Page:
On a recent trip to the grocery store, without thinking about it, I automatically threw a bunch of kale into my basket. When I got home, I realized that I had no idea what I wanted to do with it. I had a package of Sweet Italian Sausage Links in the freezer that needed to be used up, as well as a few blocks of Muenster Cheese I had frozen after making my last Baked Macaroni and Cheese, so I decided to incorporate everything into a version of Cheese Bouregs. The problem was when I realized I had no phyllo in the freezer, and the Lebanese Restaurant I usually buy it from was closed, so I had to stop back at the grocery store for a box. Turned out to be the worst - and smallest - phyllo I have worked with in years! Even having let it thaw properly, it was very brittle, and super starchy.
As for the sausages, if you can find bulk sausage at your grocery store, that's great. I just happened to want to use up those links I had in the freezer, so I popped them out of their casings. You have lots of wiggle room with your filling ingredients. It's all about what you like or have on hand to work with.
If you are hesitant to make the triangles, you can go the easy route and lay a few sheets of dough in the pan, butter the top, repeat a few times, then add the filling layer and repeat ... two sheets of dough, butter, repeat, until you get to the top of your pan or run out of dough, buttering the top and slicing into squares. Most people say to use 8 sheets of dough for the bottom, but I tend to go thicker than that. That's how I usually make my Spinach Pie / Spanakopita. Or you can roll it into a log like I did with some of the mix and then slice it once baked. I stacked two sheets, buttered them, then rolled the rest of my filling into them and buttered the top. Just remember to fold the ends over so everything doesn't leak out.
Oil for pan (I used olive)
1 lg onion
2 cloves garlic
1 lb sweet Italian sausage
1 bunch kale
salt and pepper
3/4 - 1 lb muenster cheese, shredded
1 box (1 lb) phyllo dough
2-4 sticks butter (depends on what size you'll be making), melted
- Wash your kale and chop into bite-sized pieces, removing any large stalks; set aside.
- In a bit of oil, saute the garlic and onion until translucent.
- Add the sausage, breaking it up as it cooks like you would with ground beef.
- When the sausage is almost cooked through, add the kale, stirring to coat; will cook down quite a bit - like spinach.
- Season with a bit of salt and a good amount of black pepper.
- When the sausage is completely cooked through, remove from heat - scoop mixture to one side and tilt pan to drain off any grease.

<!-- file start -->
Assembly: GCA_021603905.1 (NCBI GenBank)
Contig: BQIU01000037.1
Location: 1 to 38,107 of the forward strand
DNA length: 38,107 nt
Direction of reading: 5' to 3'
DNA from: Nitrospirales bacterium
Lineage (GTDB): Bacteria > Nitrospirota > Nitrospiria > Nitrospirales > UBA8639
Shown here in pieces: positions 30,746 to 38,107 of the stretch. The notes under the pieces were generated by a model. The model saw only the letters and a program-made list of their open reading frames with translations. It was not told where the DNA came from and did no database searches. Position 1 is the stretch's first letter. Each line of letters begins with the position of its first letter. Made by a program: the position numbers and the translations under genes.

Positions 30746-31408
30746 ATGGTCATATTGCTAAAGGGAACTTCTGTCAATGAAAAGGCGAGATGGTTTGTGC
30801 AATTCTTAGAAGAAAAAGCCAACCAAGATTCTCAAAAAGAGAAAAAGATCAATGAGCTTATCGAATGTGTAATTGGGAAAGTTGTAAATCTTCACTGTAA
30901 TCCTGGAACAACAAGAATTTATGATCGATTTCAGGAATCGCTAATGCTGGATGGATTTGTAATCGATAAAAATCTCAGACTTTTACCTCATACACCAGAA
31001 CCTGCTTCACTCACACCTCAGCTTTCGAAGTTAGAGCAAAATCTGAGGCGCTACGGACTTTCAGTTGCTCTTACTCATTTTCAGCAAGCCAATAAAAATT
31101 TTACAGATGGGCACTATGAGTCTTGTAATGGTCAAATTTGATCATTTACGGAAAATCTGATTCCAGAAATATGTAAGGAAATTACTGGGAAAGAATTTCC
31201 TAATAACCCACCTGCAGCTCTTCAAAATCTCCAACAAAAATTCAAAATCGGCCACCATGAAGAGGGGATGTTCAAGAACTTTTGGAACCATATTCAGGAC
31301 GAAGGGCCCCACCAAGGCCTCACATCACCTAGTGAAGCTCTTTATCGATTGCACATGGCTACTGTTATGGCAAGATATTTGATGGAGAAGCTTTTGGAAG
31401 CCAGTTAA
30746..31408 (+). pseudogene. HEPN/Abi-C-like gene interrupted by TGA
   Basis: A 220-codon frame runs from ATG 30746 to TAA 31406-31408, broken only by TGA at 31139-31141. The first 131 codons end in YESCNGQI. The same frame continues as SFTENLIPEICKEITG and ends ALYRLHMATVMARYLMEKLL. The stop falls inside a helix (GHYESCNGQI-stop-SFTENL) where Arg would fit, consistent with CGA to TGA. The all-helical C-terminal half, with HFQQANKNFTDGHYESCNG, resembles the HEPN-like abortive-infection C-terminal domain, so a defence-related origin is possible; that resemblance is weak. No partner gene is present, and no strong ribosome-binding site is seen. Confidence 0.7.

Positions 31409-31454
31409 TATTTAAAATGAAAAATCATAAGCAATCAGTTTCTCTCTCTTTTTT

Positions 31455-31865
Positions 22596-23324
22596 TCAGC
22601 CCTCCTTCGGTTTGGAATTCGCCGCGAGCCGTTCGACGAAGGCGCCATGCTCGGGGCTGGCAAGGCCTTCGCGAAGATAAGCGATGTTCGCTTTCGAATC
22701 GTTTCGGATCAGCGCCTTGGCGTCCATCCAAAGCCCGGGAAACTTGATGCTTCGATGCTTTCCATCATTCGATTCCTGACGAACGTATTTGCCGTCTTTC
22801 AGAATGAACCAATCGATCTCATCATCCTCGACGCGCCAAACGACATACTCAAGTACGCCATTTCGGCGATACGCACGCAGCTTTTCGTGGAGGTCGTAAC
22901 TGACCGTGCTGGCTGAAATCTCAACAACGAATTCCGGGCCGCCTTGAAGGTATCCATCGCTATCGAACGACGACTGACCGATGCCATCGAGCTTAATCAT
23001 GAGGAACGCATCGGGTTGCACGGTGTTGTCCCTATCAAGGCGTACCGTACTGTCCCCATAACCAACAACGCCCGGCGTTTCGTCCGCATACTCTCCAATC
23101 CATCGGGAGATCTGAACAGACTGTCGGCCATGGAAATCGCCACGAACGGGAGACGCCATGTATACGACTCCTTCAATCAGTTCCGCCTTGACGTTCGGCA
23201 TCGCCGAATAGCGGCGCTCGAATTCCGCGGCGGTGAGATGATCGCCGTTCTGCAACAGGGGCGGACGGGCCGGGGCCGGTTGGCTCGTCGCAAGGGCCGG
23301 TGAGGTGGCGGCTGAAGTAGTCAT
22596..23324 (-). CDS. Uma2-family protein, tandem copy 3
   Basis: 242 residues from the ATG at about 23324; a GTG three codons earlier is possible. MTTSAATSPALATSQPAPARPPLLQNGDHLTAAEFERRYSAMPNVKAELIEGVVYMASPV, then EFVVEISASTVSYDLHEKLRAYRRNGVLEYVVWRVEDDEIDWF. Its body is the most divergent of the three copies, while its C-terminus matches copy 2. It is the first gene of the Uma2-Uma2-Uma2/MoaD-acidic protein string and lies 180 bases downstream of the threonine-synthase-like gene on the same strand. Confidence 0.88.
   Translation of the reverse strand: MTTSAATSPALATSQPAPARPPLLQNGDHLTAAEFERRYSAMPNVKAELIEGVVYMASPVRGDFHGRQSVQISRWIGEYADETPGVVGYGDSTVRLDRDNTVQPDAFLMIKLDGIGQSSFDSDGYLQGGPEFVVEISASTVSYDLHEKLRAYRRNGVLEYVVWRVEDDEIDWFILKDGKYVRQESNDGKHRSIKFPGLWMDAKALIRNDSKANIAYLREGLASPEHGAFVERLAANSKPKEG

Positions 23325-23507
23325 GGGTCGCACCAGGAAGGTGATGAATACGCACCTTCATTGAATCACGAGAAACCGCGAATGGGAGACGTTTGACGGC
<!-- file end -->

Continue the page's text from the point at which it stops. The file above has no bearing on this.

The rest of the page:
- I happened to get to this point late one night and refrigerated the mixture to continue the next day, but you can certainly proceed from here - just let the mixture cool down a bit first so you don't cook your eggs - also, because one of my guinea pigs doesn't like the gristly texture of sausage, I gave the mix a whirl in the food processor to break it down more (optional).
- Stir in the shredded cheese and egg.
- Normally, I would make these appetizer-sized, so I would cut my dough into 3 or 4 strips lengthwise (depending on size of dough), stack two sheets, buttering the top, then adding a spoonful of filling and folding into a triangle, buttering the top when done. This time, because the dough was so small, it occurred to me to try a larger, lunch-sized triangle, so I started with one full sheet. Brushed with butter, mounded on a scoop of filling, folded the sheet over, and rolled into a triangle. Because the dough was so uncooperative, I still ended up doubling-up the dough a few times to make sure the filling didn't leak. Then I got annoyed with the dough and decided to finish the rest as a roll - mentioned above. I was also lazy and didn't clarify my butter like I normally would.
- Bake at 350 until golden, 20-30" depending on size/shape.
If you don't plan to eat/serve them all at one time, butter the extras as you would if baking them, then arrange a row on waxed paper, fold the paper over and arrange a row on top of that, etc., wrapping the whole thing in foil and freezing for another time. You can bake them straight out of the freezer; it will just take longer to cook through.
I had a hard time not playing around with throwing in other ingredients, but because the sausage has plenty of flavor on its own, I didn't want to add anything that would fight with that. If you don't plan to clarify your butter, you might want to start with unsalted, or not season the filling with any salt, because the butter and sausage will provide plenty.
Serve with a salad or some sliced veggies fresh out of the garden if you're lucky enough to have one. Even if I had a place to start one at my apartment building, I'm sure the only thing I could manage to grow would be weeds ... maybe some mint, but that's about it. So sad! :(
Very glad I made these, even though the dough was very frustrating.